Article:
Panic Attacks and Hyperventilation Syndrome
A panic attack is an exaggeration of a normal and highly adaptive response to an unexpected and potentially aversive stimulus. Under jungle conditions such a stimulus results in fighting or running at least a short distance. Brief hyperventilation (over-breathing) prior to fighting , running or any athletic performance is preparation for the effort and is part of the explanation of why a world’s record is never achieved during ordinary practice. It is immediately obvious that brief hyperventilation enhances ability to swim under water. It is not quite so obvious that it occurs without conscious effort.
Under modern civilized conditions anxiety is frequently prolonged and not defused by exertion. Prolonged minimal hyperventilation can result in the same degree of change in body chemistry as brief but strenuous hyperventilation such as might occur after starting late to blow up balloons to decorate for a party or blowing up air mattresses while setting up camp under threat of rain. These chemical changes are the result of expelling CO² (carbon dioxide) faster than it is formed from metabolizing food. The sense of air hunger is the result of the initial stimulus making normal breathing seem like too little. Suddenly getting rid of CO² (an acid substance) causes all the blood leaving the lungs to become more alkaline creating alarming symptoms such as dizziness and numbness around the mouth and in the fingers. Secretion of adrenaline (epinephrine) also adds to the symptoms. In the case of blowing up the balloons or air mattresses the cause of the symptoms is obvious and the stimulus of the symptoms does not feed more anxiety and a vicious cycle of severity of chemical changes and symptoms.
Asthma is an interesting example: It increases the work of breathing because of narrowing of the smallest bronchial tubes feeding air to the tiniest air sacks (alveoli). This increase in the work of breathing creates anxiety and results in excessive breathing and not in sub-optimal air exchange as one might expect. Occasionally asthma presents as hyperventilation instead of wheezing or cough, but even in such cases it responds better to medication for asthma than to sedatives to reduce the anxiety.
Sedatives suppress anxiety by the same mechanism as alcohol does and at some cost in loss of personal efficiency (for example, accidents). Sedatives also become less effective with steady use, so we give them for rather occasional attacks in people whose responsibilities are not too demanding. Many medications have secondary uses not closely related to their main usefulness. Beta blockers are widely used for heart palpitations, angina pectoris (heart pains) and high blood pressure, but they greatly aggravate asthma. The following experiment illustrates the sharp difference in the mechanism of action between sedatives and beta blockers in relieving anxiety. A group of musicians subject to stage fright and a group of music critics were assembled to test various strategies for relieving stage fright. Valium (a sedative) and alcohol relieved stage fright as reported by the musicians but at a cost of serious reduction in the quality of music performance as determined by the music critics. Beta blockers relieved the stage fright with no discernable loss of musical quality. In our present context this means that in many cases we need a strategy better than either of the above for panic attacks (severe stage fright if you will).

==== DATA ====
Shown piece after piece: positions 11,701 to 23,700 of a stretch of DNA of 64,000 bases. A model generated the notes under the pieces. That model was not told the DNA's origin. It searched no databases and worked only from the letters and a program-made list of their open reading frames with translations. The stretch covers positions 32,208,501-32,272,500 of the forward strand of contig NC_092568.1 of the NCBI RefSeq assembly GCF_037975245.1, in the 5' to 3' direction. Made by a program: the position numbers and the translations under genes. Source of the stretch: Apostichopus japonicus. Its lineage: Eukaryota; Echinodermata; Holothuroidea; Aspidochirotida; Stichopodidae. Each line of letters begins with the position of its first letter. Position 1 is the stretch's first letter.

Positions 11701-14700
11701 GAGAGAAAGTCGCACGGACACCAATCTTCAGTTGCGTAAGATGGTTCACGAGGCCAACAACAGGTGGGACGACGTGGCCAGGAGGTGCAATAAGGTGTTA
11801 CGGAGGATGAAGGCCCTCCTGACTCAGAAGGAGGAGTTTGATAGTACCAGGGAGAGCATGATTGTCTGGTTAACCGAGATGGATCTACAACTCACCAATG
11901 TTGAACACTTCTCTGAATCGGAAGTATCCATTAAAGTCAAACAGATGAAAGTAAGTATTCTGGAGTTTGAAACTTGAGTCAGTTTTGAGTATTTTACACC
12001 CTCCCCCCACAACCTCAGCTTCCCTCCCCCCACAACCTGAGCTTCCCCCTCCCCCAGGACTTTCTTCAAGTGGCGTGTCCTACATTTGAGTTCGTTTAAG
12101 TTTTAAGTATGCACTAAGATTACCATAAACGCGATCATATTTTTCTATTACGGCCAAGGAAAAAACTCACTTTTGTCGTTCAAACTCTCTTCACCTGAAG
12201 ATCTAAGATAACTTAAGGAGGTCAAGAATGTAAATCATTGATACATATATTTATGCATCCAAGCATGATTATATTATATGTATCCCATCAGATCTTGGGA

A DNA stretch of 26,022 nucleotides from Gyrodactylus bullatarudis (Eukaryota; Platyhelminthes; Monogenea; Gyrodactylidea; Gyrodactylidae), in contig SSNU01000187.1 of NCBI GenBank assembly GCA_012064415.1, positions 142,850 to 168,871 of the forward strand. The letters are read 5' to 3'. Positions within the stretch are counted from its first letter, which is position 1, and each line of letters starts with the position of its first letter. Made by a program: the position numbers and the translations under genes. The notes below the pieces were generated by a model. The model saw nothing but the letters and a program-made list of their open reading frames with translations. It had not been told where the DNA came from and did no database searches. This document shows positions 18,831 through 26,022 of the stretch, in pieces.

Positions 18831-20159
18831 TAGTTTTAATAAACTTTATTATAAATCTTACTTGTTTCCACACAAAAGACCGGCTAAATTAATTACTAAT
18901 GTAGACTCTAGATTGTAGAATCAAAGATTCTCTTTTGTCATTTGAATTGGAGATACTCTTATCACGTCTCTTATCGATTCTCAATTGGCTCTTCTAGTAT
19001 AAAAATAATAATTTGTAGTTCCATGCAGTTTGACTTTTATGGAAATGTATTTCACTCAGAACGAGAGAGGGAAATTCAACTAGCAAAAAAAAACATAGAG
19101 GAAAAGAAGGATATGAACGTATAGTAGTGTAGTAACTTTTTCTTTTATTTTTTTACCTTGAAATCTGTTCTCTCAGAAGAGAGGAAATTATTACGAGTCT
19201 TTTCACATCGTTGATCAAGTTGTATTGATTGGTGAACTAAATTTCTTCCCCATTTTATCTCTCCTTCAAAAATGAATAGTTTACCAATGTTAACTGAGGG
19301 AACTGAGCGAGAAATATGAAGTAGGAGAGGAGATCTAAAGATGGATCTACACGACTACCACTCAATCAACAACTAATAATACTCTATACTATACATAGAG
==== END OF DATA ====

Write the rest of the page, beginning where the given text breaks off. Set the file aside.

A candidate drug for panic attacks, fluoxetine, is another example of a drug very useful for indications other than its original billing. When fluoxetine was introduced as Prozac, it was the first of a new class of antidepressants. It is so long acting that it can be effective on once per week dosing. This can be inconvenient in treating severe depression because if it is ineffective, or must be discontinued because of important side effects, a waiting period of several weeks is required before effective doses of a new drug of similar action can be given. Fluoxetine turned out to be very useful for panic attacks. The prolonged action is smooth and helps to prevent recurrences even with many missed doses. Some patients are like Christian Scientists but without all the credentials. All should know that psychotherapy and relaxation exercises can be quite helpful for panic attacks even in the absence of any medication. Like the rest of the drugs in its class fluoxetine is not habit forming and does not reduce personal efficiency as do sedatives and alcohol. For the occasional patient with panic attacks who do not tolerate fluoxetine, sedatives are an adequate temporary, prompt substitute (because of an entirely different mechanism of action) while waiting to try one of the close relatives of fluoxetine.
I mention all this detail to reassure an informed public about this very useful class of drugs. They can even be used to prevent migraine headaches. In summary, we have effective treatment for panic attacks with the goal of long term prevention, not merely temporary suppression. If you would like to read more about the impact of fluoxetine on medicine and psychiatry, an early account, Listening to Prozac by Peter Kramer M.D., is interesting and informative.
John. A. Frantz, M.D.
May 11, 2004
The role of a physician is frequently that of surrogate parent for adults. In this role I would much prefer to be taken in by an imposter than to fail to meet a legitimate need of one of my “children”. (An imposter might be an addict seeking a fix).
The Experimental Aircraft Association (EAA) of Oshkosh, Wisconsin puts on an air show every August. Two caterpillars were watching the show and chatting when a butterfly happened to fly past. One of the caterpillars turned to the other and said, “Boy, you’d never get me up in one of those!”